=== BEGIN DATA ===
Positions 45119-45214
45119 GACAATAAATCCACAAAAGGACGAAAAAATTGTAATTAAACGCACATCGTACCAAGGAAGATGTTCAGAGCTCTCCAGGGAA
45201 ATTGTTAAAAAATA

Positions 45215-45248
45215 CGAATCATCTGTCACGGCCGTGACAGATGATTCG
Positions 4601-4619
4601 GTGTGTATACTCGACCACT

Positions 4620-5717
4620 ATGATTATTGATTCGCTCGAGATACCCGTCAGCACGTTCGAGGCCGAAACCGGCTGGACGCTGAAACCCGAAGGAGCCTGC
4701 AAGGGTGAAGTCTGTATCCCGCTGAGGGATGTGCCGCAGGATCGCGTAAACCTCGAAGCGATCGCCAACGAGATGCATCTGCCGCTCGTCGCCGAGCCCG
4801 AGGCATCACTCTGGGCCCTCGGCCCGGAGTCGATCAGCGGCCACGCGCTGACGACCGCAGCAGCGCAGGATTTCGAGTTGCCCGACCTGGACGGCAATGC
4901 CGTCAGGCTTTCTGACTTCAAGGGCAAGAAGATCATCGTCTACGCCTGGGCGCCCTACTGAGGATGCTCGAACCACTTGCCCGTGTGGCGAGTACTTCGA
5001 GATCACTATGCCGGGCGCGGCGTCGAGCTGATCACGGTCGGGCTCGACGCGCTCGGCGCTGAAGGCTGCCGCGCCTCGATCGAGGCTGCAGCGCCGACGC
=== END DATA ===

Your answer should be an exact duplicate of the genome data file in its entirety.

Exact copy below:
Positions 45119-45214
45119 GACAATAAATCCACAAAAGGACGAAAAAATTGTAATTAAACGCACATCGTACCAAGGAAGATGTTCAGAGCTCTCCAGGGAA
45201 ATTGTTAAAAAATA

Positions 45215-45248
45215 CGAATCATCTGTCACGGCCGTGACAGATGATTCG
Positions 4601-4619
4601 GTGTGTATACTCGACCACT

Positions 4620-5717
4620 ATGATTATTGATTCGCTCGAGATACCCGTCAGCACGTTCGAGGCCGAAACCGGCTGGACGCTGAAACCCGAAGGAGCCTGC
4701 AAGGGTGAAGTCTGTATCCCGCTGAGGGATGTGCCGCAGGATCGCGTAAACCTCGAAGCGATCGCCAACGAGATGCATCTGCCGCTCGTCGCCGAGCCCG
4801 AGGCATCACTCTGGGCCCTCGGCCCGGAGTCGATCAGCGGCCACGCGCTGACGACCGCAGCAGCGCAGGATTTCGAGTTGCCCGACCTGGACGGCAATGC
4901 CGTCAGGCTTTCTGACTTCAAGGGCAAGAAGATCATCGTCTACGCCTGGGCGCCCTACTGAGGATGCTCGAACCACTTGCCCGTGTGGCGAGTACTTCGA
5001 GATCACTATGCCGGGCGCGGCGTCGAGCTGATCACGGTCGGGCTCGACGCGCTCGGCGCTGAAGGCTGCCGCGCCTCGATCGAGGCTGCAGCGCCGACGC